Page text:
How might funders better evaluate grants for their ability to reduce structural inequality?
For the past year, the Center for High Impact Philanthropy (CHIP) has been working to answer the question above by creating a rubric that donors and funders at all levels — from large institutional funders to individuals — can apply to their giving. Through our work with Lever for Change, a John D. and Catherine T. MacArthur Foundation affiliate, we’ve been applying that rubric to top projects submitted through their 100 & Change and Equality Can’t Wait competitions — proposals and teams that have potential to create significant positive impact in the world.
Why we’re doing this
CHIP, a trusted source of knowledge and education to help donors around the world do more good, and Lever for Change, whose mission is to unlock significant philanthropic capital and accelerate positive social change around the world’s biggest challenges, have two goals for this project:
- We are analyzing a selection of submissions from 100 & Change and Equality Can’t Wait for their potential to address structural inequality so that donors can fund these projects now.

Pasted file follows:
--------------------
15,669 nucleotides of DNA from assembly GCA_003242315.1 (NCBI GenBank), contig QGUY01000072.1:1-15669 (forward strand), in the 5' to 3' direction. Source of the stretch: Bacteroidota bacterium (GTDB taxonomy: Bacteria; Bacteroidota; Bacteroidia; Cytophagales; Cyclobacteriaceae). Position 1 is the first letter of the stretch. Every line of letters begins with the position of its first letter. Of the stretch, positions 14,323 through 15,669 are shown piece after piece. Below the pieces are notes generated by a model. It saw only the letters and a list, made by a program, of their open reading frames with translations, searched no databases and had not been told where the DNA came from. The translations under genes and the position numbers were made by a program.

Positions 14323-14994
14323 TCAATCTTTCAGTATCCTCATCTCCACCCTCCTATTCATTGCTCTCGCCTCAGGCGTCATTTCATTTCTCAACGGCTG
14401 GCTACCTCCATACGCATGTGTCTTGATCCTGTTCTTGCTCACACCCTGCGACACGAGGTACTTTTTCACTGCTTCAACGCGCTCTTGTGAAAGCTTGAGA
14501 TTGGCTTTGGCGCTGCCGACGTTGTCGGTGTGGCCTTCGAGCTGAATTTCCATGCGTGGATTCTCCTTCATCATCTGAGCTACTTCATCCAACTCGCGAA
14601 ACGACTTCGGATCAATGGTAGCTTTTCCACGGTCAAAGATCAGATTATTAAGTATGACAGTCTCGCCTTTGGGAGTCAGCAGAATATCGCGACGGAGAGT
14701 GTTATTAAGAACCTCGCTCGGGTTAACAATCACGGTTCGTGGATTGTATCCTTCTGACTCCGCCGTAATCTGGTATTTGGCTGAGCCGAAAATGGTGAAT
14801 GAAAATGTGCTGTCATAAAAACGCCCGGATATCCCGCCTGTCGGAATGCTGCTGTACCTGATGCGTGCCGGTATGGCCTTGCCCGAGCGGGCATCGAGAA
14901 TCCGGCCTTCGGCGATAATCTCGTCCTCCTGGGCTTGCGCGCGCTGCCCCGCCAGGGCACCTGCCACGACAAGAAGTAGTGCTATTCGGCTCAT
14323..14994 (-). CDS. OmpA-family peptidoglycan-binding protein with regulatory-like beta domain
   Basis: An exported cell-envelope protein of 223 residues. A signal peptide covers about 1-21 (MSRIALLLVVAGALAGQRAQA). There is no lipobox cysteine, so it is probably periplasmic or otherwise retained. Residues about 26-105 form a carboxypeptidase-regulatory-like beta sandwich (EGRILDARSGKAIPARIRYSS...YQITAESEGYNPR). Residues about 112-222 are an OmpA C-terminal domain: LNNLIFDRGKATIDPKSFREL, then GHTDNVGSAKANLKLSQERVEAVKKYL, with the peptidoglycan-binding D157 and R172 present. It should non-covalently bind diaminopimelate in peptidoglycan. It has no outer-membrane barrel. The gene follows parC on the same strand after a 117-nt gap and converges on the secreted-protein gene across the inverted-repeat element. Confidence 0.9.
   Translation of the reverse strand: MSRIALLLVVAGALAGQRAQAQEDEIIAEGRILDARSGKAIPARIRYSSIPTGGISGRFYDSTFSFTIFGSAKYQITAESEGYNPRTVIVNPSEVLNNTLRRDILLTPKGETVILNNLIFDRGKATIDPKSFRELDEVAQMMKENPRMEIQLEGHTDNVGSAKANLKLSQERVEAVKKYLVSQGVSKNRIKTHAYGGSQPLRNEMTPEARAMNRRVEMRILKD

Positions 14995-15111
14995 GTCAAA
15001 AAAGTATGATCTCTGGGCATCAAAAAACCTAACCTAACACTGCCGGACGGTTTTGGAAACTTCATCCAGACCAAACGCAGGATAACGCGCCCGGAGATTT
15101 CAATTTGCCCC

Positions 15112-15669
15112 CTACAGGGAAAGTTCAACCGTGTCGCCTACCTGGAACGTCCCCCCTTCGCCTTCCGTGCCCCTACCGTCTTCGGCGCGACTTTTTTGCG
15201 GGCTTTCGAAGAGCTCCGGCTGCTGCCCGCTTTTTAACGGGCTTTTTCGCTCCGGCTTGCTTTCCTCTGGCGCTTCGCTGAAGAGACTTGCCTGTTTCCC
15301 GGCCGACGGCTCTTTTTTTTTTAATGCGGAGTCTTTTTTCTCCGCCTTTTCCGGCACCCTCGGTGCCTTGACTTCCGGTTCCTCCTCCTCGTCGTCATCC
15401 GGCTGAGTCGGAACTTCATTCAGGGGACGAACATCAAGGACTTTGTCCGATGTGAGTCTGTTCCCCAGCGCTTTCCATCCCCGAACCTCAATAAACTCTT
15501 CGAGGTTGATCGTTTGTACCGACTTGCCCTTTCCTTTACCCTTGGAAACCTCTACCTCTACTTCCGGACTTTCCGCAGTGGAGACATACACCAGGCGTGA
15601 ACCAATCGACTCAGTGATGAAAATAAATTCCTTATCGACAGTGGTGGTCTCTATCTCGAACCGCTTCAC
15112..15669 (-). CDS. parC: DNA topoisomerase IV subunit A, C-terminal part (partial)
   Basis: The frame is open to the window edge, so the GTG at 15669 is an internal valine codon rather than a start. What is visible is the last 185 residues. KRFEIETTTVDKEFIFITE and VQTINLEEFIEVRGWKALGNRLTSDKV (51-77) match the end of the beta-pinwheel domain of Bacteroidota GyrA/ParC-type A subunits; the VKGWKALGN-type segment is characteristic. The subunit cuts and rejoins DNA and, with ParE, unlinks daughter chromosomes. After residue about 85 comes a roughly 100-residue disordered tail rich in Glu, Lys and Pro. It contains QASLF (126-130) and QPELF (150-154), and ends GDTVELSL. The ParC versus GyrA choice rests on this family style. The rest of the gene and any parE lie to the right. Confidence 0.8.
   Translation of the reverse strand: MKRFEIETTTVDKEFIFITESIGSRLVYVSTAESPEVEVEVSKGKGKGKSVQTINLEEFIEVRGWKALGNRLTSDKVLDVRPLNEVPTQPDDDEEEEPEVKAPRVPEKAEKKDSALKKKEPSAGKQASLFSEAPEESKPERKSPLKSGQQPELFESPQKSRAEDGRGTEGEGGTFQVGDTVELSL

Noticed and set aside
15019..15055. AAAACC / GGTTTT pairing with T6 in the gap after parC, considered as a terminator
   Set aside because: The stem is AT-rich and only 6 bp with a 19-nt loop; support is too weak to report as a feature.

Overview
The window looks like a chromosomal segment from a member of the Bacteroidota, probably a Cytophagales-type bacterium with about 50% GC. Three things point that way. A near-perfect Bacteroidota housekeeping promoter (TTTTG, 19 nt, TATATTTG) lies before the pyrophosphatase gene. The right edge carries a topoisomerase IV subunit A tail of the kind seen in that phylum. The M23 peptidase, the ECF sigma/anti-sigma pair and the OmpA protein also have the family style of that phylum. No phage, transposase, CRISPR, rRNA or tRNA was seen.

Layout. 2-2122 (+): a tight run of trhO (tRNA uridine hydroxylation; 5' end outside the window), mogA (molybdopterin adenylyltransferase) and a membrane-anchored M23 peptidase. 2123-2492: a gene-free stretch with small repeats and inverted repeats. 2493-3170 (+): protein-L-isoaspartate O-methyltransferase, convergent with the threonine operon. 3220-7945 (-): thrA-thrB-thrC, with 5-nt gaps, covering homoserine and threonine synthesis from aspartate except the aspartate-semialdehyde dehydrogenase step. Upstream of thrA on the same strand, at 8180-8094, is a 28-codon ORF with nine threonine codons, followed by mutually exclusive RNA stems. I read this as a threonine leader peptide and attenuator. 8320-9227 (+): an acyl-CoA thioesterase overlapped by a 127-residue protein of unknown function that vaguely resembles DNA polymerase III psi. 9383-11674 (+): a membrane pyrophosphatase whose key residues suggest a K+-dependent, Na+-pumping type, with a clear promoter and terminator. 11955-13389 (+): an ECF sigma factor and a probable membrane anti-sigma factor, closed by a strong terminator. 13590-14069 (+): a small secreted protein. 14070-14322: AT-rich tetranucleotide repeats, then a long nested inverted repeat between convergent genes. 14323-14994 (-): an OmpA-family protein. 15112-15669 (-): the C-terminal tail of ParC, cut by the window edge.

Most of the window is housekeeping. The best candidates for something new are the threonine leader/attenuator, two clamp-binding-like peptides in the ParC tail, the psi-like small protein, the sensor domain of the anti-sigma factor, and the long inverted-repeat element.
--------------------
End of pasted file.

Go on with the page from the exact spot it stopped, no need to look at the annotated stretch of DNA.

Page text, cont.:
- We are providing an approach for use by all donors concerned with removing structural inequality to advance equity when reviewing their own grant and gift opportunities.
How we got here
This collaboration builds upon Center for High Impact Philanthropy’s (CHIP) past work with the MacArthur Founndation’s first 100 & Change competition, which is now part of its initiative Lever for Change. Read more about the background of this project.
When 100&Change was first launched, most of the attention was focused on the competition as a way to select a single recipient of a $100 million grant. But working with the MacArthur Foundation, we posed another question: How could such a rich collection of philanthropic solutions be useful beyond selecting a single $100 million prize winner?
CHIP answered this question by analyzing the 92 best ideas from the 1,904 proposed solutions submitted to 100&Change. The result was our guide, Bold Ideas for Philanthropists to Drive Social Change.